Ubuntu Accomplishments Spec
One of the core reasons why people participate in Open Source projects is so they can create something that helps the project and showcase their contributions to that project. While we provide plenty of opportunities for people to contribute, we don’t provide a good way of contributors articulating their contributions well.
About the best method of doing this today is Launchpad Karma, but this (a) does not cover many different types of contributions (namely, those outside Launchpad), (b) has been criticized over how the scoring is performed, and (c) is uninteresting to visualize -- it is just a set of numbers.
This spec is inspired by accomplishments systems used in other systems such as the Sony Playstation 3 trophies, StackExchange Badges, and FitBit Badges. The goal here is to create an accomplishments system that is extensible enough to be used by by local applications on a computer and contributions made to the Ubuntu community. In performing this work, these are some core goals:
Extensible - this system should be flexible enough that accomplishments at a desktop level (e.g. “Sent Email From Thunderbird” or “Sent First Tweet In Gwibber”) can be achieved, as well as project contributions (e.g. “Filed First Bug”).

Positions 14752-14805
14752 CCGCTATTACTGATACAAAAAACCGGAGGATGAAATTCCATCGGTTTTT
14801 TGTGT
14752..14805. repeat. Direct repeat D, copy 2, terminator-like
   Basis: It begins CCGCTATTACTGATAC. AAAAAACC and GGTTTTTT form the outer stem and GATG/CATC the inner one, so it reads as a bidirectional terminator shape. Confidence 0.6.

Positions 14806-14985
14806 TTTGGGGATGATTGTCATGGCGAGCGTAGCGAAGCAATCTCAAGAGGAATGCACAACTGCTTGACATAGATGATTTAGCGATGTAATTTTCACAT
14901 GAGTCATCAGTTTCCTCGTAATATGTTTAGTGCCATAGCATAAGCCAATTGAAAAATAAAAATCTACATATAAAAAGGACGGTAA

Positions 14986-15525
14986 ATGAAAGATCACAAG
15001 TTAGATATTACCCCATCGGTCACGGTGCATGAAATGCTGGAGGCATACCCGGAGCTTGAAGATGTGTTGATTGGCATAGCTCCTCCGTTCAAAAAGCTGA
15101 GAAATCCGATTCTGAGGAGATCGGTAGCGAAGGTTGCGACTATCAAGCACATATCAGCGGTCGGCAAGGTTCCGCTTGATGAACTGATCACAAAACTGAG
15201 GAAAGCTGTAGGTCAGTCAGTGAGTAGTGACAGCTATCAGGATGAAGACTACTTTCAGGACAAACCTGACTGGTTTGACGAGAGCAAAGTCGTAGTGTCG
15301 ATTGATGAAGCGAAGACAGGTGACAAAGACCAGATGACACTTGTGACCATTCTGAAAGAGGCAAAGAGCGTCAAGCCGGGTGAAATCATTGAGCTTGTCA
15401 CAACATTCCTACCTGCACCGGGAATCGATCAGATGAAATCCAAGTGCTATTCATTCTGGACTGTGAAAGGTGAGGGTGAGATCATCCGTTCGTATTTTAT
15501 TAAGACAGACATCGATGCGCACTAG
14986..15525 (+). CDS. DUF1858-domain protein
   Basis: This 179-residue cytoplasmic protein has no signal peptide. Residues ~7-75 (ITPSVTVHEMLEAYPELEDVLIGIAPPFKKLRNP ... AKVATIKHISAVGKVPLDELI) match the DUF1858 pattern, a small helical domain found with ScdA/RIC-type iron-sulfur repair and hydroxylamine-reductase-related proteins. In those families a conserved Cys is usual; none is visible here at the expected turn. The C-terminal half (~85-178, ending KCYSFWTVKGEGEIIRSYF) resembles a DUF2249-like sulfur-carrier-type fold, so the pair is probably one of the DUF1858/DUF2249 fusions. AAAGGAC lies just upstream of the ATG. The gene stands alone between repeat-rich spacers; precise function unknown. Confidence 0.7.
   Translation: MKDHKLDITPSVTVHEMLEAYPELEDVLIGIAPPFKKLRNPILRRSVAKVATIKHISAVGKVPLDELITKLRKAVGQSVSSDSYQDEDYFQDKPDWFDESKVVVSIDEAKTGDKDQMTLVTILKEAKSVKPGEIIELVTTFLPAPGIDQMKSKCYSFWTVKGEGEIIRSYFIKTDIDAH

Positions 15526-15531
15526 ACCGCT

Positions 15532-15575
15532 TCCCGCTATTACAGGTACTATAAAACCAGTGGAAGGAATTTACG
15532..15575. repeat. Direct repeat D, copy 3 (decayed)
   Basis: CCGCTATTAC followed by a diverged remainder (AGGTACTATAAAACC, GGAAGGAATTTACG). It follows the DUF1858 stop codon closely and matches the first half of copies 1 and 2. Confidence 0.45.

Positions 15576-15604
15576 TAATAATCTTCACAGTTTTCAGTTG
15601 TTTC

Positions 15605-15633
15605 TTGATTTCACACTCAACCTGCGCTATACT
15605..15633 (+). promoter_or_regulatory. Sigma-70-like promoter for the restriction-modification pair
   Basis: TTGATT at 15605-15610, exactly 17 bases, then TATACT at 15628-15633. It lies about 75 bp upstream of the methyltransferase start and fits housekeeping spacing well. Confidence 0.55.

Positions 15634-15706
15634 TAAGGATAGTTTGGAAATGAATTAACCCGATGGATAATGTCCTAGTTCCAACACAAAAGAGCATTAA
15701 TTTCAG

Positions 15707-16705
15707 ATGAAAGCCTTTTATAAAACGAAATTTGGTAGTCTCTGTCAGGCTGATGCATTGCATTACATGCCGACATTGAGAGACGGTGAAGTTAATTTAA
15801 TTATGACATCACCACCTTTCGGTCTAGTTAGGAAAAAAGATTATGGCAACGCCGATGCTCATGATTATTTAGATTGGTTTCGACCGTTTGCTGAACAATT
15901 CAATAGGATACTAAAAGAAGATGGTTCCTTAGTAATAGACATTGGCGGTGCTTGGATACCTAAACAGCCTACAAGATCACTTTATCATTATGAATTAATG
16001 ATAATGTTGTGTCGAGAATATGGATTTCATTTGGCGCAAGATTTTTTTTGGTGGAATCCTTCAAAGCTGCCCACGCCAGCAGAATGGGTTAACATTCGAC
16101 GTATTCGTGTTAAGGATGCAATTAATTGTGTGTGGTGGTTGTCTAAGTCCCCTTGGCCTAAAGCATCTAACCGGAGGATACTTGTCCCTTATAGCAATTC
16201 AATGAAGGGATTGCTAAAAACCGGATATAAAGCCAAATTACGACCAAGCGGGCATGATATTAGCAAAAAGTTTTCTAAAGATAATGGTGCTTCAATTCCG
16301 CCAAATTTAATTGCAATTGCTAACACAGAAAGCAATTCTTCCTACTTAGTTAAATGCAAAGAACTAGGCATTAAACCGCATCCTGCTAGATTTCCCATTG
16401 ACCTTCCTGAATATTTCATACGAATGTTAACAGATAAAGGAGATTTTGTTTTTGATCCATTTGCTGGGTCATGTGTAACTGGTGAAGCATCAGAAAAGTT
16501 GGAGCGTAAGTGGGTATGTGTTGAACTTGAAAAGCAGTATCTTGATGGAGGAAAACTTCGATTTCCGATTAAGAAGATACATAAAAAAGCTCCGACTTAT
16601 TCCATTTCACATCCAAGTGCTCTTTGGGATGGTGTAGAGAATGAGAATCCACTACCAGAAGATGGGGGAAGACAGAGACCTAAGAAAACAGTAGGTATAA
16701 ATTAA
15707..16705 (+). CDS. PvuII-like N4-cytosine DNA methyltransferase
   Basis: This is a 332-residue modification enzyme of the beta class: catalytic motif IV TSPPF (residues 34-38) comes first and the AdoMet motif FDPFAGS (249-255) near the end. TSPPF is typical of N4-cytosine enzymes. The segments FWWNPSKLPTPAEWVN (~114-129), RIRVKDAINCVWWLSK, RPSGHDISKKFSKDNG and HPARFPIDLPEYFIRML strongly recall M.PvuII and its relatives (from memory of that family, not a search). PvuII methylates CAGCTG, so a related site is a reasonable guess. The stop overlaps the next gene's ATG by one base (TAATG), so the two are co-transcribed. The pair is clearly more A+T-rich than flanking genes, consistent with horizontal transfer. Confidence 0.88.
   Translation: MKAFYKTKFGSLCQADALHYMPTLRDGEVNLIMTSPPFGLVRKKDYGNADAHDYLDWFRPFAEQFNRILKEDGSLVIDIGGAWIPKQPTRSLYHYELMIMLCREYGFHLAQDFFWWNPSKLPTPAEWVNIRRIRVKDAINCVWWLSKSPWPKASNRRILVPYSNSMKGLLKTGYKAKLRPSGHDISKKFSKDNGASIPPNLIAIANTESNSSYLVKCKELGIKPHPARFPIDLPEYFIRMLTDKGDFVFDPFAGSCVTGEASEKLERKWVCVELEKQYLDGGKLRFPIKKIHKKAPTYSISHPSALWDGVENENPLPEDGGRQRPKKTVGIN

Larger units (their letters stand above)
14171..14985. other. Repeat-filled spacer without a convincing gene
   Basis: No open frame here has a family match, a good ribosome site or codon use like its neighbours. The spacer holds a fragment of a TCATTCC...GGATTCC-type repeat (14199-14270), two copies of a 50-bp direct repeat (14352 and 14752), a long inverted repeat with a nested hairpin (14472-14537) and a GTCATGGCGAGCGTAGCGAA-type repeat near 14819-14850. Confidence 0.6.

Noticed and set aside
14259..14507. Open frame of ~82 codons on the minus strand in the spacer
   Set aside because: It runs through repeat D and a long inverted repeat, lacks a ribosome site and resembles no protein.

Discoverable - the user should be able to see what trophies are available and find out how to achieve them.
Highly Distributed - the solution should be as de-centralized as possible so as to reduce the need for an extensive central service.
Integrated - the solution should be tightly integrated into Ubuntu itself and not just a series of disconnected web-pages.
Throughout the rest of this document we will use the following terms:
Accomplishment - a goal or objective that can be achieved.
Trophy - a representation of an achieved accomplishment.
Validation Server - a component in the workflow that ensures that trophies are legitimately earned.
The workflow presented here was developed between Stuart Langridge and Jono Bacon and achieves each of the core goals highlighted above. The solution is highly distributed, uses Ubuntu One as a data sharing mechanism, and would be integrated into the Unity experience.
With this proposed system there are two core types of accomplishments:
Local Accomplishments - accomplishments that are local to your specific computer and do not require verification elsewhere (e.g. completing a level in a game).
Global Accomplishments - accomplishments that require verification from a third party (e.g. filing your first bug in Ubuntu).
All accomplishments are representing using the same kind of format and schema, but local and global accomplishments differ in how they generate trophies.